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Japan is on an unsustainable path of a strong yen and deflation. The unprofitability of Japan’s major exporters and emerging trade deficits suggest that the end of this path is in sight. The transition from a strong to weak yen will likely be abrupt, involving a sudden and big devaluation of 30% to 40%.
It will be a big shock to Japan’s neighbors and its distant competitors like Germany. The yen’s devaluation in 1996 was a main factor in triggering the Asian Financial Crisis. Japan’s neighbors must have a strong banking system to withstand a bigger devaluation of the yen.
No bubble is sustainable. While the Japanese can always take care of business within, they cannot control the outside world. The country’s Achilles heel is losing trade competitiveness due to the destructive impact of deflation on business confidence and the strong currency itself. When a trade deficit emerges, it signals the beginning of the end.
Japan’s trade balance may swing into surplus from time to time, but the negative trend is irreversible. Japan will face rising trade deficits. That makes foreigners’ views important because Japan would need foreign money to fund its deficit. When foreigners change their views, which they surely will, the yen will crash.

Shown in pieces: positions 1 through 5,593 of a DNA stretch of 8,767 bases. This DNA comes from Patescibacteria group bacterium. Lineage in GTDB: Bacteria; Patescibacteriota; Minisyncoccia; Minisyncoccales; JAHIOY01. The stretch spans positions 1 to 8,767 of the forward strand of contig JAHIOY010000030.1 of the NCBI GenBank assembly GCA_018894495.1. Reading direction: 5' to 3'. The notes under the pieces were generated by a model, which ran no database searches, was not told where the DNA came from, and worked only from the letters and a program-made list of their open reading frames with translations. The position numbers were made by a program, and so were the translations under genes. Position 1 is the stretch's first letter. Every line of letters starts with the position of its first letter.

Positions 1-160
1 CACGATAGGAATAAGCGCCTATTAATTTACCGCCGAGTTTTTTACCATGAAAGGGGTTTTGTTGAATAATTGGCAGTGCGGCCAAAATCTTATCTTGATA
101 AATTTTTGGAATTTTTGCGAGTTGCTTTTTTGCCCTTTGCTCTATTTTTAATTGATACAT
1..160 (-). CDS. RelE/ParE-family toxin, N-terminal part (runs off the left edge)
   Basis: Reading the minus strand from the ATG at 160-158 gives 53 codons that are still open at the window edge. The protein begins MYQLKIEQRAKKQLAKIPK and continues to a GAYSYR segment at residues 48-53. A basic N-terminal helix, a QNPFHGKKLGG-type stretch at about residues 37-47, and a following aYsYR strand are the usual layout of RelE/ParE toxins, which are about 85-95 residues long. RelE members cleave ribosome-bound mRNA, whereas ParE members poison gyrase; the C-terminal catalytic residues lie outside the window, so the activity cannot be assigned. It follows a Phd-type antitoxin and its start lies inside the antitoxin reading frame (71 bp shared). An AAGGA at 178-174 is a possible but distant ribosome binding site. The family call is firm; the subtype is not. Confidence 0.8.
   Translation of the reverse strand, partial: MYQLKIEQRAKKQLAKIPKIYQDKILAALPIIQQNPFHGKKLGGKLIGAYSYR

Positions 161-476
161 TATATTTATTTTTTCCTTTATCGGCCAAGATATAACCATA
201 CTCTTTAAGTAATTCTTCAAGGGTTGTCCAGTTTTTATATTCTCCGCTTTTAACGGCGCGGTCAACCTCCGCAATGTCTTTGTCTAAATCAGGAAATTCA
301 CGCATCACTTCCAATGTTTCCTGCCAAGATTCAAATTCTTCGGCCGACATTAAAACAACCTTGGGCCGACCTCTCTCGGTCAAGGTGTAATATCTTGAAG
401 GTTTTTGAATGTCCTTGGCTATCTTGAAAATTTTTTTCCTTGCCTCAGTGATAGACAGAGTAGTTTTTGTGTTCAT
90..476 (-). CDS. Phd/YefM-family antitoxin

Yen devaluation is likely to unfold quickly. A financial bubble doesn’t burst slowly. When it occurs, it just pops. The odds are that yen devaluation will occur over days. Only a large and sudden devaluation can keep the JGB yield low. Otherwise, the devaluation expectation will trigger a sharp rise in the JGB yield. The resulting worries over the government’s solvency could lead to a collapse of the JGB market. Of course, the government will collapse with the JGB market.
The day of reckoning for the yen is not distant. Japanese companies are struggling with profitability. It only gets worse from here. When a major company goes bankrupt, this may change the prevailing psychology. A weak yen consensus will emerge then.
A yen collapse will impact China and South Korea most, just like in 1998. It will trigger substantial weakness in their industries. If a banking system succumbs, the shock can bring down an entire economy, as South Korea’s experience in 1998 demonstrates.
Both China and South Korea have weak banking systems. South Korea’s banking system is one of the most leveraged in the world due to high level of household loans. In 1998, a similar shock sank its banking system that was overleveraged with industrial loans. Now it is overleveraged with household loans. A shock could sink it again.
Overinvestment and a property bubble make China’s banking system very vulnerable to such a shock. Unless China substantially increases the capital in its banking system, a big yen devaluation could cause China’s banking system to sink. China suffers from overinvestment and a property bubble, as Southeast Asia and South Korea did in 1997. In terms of the magnitude of leverage, China’s situation is much worse. Hence, a yen devaluation could wreak havoc to China’s economy.